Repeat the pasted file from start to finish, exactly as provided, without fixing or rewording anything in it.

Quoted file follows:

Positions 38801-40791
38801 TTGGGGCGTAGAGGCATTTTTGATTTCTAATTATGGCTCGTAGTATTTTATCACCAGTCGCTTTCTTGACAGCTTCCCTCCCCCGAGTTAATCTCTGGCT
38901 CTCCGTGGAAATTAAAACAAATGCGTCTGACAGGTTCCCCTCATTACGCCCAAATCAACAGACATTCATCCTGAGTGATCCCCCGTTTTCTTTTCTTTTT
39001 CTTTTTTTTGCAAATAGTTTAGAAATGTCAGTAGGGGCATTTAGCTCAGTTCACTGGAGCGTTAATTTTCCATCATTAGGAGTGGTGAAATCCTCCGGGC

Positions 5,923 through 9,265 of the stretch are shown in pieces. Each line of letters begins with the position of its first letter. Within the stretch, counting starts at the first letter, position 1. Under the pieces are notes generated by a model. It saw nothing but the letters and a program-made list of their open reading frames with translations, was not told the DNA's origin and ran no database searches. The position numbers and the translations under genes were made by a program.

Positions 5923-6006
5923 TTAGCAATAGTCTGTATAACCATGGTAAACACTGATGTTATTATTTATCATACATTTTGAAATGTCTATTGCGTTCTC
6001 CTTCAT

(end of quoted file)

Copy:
Positions 38801-40791
38801 TTGGGGCGTAGAGGCATTTTTGATTTCTAATTATGGCTCGTAGTATTTTATCACCAGTCGCTTTCTTGACAGCTTCCCTCCCCCGAGTTAATCTCTGGCT
38901 CTCCGTGGAAATTAAAACAAATGCGTCTGACAGGTTCCCCTCATTACGCCCAAATCAACAGACATTCATCCTGAGTGATCCCCCGTTTTCTTTTCTTTTT
39001 CTTTTTTTTGCAAATAGTTTAGAAATGTCAGTAGGGGCATTTAGCTCAGTTCACTGGAGCGTTAATTTTCCATCATTAGGAGTGGTGAAATCCTCCGGGC

Positions 5,923 through 9,265 of the stretch are shown in pieces. Each line of letters begins with the position of its first letter. Within the stretch, counting starts at the first letter, position 1. Under the pieces are notes generated by a model. It saw nothing but the letters and a program-made list of their open reading frames with translations, was not told the DNA's origin and ran no database searches. The position numbers and the translations under genes were made by a program.

Positions 5923-6006
5923 TTAGCAATAGTCTGTATAACCATGGTAAACACTGATGTTATTATTTATCATACATTTTGAAATGTCTATTGCGTTCTC
6001 CTTCAT